The rise of social media, along with the appetite for sensational, titillating, and paradoxically enervating headlines screaming the fall from grace of prominent people, along with the scurrilous and humiliating and captivating and seductive details of that tragedy, as a gestalt, has given rise to an industry that rakes in literally billions for its perpetrators. And it is a gullible and apparently starving public that snatches these pieces of political radioactivity, morphing what once were Roman amphitheatre duels in which the masses were spectators, to political death-duels panting for both naïve and gullible audiences, and gladiators willing to submit to the ravages of this new political landscape.

And given that not only aspects of human behaviour is or can be confined to codified law, in any attempt to restrain the worst of our tendencies, and also given that linguistic traditions of grammar, sentence structure, thematic argument through the retrieval, curation, interpretation and presentation of packets of facts as the legitimate manner by which to advance a cause, have to a large extent fallen by the roadside, and given that the pursuit of power and wealth for their own sake have shoved the public interest off the public agenda, the extermination of any agreed set of facts has resulted. Rather than truth being the first casualty in war, we have all been complicit in turning our public discourse into a war in which each micro-act and each word have become the bullets, the arrows, the spears and the cannons of our battle. And there is no boundary on the battlefield; we each hold that battlefield in our hands, in our cell phones, or our laptops, or tablets.

We are not only at war with those whose words and actions and beliefs and attitudes we dispute, and we are instantly permitted, anonymously, to ‘fire’ our verbal rifles onto any one or more of several unregulated and voraciously profitable platforms. We are also untrained in this new pseudo-military-industrial-informational-cyber-technical political warfare. There are no apprenticeship programs for political neophytes, except those operated by dark money, or those funded by internet agents which serve a national government and/or an international cartel or cabal. We are all learning through experiments for which we are ill-prepared and under-tutored.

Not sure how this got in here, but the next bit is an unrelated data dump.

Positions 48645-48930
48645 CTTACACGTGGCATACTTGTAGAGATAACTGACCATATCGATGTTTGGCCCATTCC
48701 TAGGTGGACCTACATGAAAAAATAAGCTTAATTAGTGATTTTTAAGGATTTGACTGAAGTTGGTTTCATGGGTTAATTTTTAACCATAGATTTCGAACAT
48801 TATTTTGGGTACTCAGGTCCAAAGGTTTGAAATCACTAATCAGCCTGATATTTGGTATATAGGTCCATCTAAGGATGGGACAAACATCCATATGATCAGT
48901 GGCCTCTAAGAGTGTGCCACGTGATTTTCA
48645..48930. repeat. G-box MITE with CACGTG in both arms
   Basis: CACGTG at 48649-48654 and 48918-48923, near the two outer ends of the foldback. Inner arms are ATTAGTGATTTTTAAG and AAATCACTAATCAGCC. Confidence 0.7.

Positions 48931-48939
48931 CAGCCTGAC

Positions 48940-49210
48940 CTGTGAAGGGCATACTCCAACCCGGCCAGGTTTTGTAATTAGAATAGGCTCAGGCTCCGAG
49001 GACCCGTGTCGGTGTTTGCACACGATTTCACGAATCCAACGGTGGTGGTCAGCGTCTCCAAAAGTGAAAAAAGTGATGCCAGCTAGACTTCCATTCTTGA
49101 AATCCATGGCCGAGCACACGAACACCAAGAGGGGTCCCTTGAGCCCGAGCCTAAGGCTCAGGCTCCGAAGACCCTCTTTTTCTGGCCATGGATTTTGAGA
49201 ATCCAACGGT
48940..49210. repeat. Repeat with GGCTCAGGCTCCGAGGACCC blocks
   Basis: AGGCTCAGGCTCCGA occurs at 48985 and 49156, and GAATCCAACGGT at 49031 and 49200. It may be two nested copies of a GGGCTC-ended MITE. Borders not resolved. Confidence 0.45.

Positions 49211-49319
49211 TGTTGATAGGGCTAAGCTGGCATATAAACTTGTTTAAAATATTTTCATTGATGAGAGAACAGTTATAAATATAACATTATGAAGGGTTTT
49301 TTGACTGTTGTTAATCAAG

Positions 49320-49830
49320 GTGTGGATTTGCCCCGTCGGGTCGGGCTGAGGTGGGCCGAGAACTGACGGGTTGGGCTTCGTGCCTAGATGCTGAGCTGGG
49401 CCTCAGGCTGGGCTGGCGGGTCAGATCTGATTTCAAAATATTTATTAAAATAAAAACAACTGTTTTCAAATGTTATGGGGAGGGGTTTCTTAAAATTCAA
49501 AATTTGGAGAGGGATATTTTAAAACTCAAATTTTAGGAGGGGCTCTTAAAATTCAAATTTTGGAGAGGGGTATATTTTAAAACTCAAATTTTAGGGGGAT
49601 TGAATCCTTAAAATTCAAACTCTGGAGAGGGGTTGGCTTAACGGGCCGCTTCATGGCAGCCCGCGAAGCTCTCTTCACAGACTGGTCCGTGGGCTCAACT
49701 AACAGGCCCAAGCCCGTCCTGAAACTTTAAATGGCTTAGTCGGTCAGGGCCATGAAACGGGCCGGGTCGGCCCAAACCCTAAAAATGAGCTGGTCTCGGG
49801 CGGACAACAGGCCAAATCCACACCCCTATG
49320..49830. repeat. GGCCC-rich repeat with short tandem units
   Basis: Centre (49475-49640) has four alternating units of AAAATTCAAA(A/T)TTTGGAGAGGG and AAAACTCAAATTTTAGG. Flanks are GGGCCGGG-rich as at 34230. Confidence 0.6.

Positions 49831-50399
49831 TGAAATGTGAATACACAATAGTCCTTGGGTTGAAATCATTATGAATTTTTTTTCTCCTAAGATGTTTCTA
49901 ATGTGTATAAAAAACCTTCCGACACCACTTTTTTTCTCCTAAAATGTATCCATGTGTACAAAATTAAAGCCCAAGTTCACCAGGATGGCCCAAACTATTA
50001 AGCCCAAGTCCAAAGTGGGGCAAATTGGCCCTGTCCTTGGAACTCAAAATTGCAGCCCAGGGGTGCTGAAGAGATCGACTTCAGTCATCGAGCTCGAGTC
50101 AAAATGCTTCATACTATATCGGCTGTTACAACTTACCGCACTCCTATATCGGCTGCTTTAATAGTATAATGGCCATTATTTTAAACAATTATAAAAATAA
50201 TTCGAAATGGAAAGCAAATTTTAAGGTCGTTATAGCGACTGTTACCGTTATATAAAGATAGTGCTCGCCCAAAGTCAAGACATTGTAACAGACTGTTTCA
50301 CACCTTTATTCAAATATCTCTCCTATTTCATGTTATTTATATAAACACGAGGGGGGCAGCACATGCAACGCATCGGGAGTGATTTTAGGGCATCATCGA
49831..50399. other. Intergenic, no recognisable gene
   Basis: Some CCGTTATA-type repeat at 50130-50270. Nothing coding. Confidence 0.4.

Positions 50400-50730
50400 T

And so we are living, not only in and through a global pandemic that has already killed more than a million and threatens to eliminate many more lives, but also in a world where we, like those toxic gases, are the erosion and the atrophy of our capacity and discipline to deploy words, not as weapons, but as hand-shakes, even with those whose ideas we oppose. We have trampled on the subtle and nuanced meanings of words, as well as on the willingness to surrender our tyrannical domination of our knowledge “framework” based on a foundation of agreed information, beliefs, attitudes, traditions and even laws. We have not merely “dominated” nature as the misinterpretation of the old Testament suggested. We have morphed into ironic, paradoxical, and mythical self-defined and self-declared super-heroes unimpeded by the traditions of those cultures on whose shoulders we have tread for centuries and whose foundational precepts, principles and prophecies have served as guiding lights. We are now verging on the tragedy of self-sabotage, through our glib and willing surrender of those boundaries that define truth, that seek decency, and that envision authentic dialogue, not without humility, but with a level of grace that extends both to our competitors and adversaries as well as to ourselves.